SINGAPORE - It seemed like a good deal.
Dental vouchers were being sold for a lower price on an online forum.
But a 25-year-old student who wanted to be known only as Andrew ended up being poorer for taking up the offer.
He was browsing the online forum Hardware Zone on Nov 5 when he came across the deal.
A user posted that she had dental scaling and polishing vouchers for sale.
That same day, Andrew contacted her to buy for $30 a $60 voucher for a maintenance package that included consultation, scaling and polishing. He did not ask for her name.
He transferred the money to the woman's bank account the next day.
Said Andrew: "I was told that her sister had won it in some competition somewhere."
He said his friends were also interested in the vouchers after he told them about it, so he ordered eight more for a further discounted price of $25 each as he was buying them in bulk.
He transferred the money to the seller's POSB savings account on Nov 8.
After receiving the nine vouchers by post on Nov 11, Andrew went to the Q & M Dental outlet at Centrepoint to redeem the service.
To his surprise, an employee there told him the voucher only entitled him to a discounted rate of $60 for a dental package that usually costs more than $100. It was not meant to be exchanged for dental services.
The staff member also told him he would get the same offer if he had a PAssion or Safra card, or if he used a DBS, OCBC, HSBC or Standard Chartered credit card to pay for the package.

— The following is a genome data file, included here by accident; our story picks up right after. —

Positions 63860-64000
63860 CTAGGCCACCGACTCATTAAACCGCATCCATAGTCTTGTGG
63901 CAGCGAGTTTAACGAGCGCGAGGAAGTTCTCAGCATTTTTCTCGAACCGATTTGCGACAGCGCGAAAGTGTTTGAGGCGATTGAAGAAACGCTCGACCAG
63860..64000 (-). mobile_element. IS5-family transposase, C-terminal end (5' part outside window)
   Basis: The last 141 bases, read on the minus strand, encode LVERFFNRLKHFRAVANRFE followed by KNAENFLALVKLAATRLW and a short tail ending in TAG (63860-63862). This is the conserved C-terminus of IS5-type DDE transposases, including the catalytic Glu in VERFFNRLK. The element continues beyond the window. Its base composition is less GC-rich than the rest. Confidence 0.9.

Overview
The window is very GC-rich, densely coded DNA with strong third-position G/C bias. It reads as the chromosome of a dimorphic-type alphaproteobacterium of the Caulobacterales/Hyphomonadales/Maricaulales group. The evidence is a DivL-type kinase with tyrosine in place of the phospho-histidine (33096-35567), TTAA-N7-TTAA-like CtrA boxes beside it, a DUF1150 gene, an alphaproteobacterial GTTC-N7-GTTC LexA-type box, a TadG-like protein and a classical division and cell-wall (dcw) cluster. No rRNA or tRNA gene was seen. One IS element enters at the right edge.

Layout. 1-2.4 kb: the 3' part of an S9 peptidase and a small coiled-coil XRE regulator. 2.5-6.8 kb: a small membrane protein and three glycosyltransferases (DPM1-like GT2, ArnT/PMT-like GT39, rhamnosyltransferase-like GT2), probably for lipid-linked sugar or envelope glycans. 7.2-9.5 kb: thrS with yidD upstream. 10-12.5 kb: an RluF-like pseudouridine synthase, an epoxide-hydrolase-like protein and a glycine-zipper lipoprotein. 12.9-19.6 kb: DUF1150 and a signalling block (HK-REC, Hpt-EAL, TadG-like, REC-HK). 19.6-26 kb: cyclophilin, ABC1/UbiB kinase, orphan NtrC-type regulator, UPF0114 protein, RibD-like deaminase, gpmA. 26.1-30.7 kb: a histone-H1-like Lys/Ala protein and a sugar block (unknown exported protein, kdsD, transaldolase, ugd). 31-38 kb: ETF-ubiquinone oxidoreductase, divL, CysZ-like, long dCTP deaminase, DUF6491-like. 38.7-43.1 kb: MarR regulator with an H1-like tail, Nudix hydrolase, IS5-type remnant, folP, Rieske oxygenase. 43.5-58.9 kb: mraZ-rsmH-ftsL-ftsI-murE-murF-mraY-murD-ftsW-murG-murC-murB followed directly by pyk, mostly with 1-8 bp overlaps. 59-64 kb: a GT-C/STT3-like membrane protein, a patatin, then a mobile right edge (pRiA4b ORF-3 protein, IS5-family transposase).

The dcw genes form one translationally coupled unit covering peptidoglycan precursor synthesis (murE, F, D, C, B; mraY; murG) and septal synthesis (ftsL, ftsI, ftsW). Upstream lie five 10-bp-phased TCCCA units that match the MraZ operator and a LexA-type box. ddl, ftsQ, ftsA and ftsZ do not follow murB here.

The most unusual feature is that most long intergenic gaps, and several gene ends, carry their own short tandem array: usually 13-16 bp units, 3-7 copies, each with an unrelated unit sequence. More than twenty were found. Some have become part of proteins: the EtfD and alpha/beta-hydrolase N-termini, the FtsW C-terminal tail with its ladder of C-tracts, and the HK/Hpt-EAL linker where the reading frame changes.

Shocked, he immediately called the seller, but she told him that her advertisement had clearly stated there would be no refund on the purchases, he said.
Said Andrew: "She offered to trade coins and a Hewlett-Packard mouse with me, but she didn't want to pay me back (in cash)."
He last spoke to her on the phone on Jan 6, but he could not persuade her to refund him the money. Uncontactable
He said she could not be contacted since and he intends to lodge a police report.
Mr V Subramaniam, general counsel for Q & M Dental Group (Singapore), explained in an e-mail that the vouchers are intended to be exchanged for a fixed price service.
They are distributed to the group's patients and corporate clients and are not for sale. The terms and conditions of use are clearly stated on the vouchers.
Mr Subramaniam added: "We have not received any complaints to date. We would recommend that the relevant person lodge a police report."
When TNP called the seller's mobile phone, a woman answered. She denied selling dental vouchers and then hung up the phone.
The police advised the public to be cautious when dealing with unknown people over the Internet.
Never send money, or give credit card or online account details to anyone you do not know and trust, especially if you have not met him or her before, they advised.
This article was first published in The New Paper.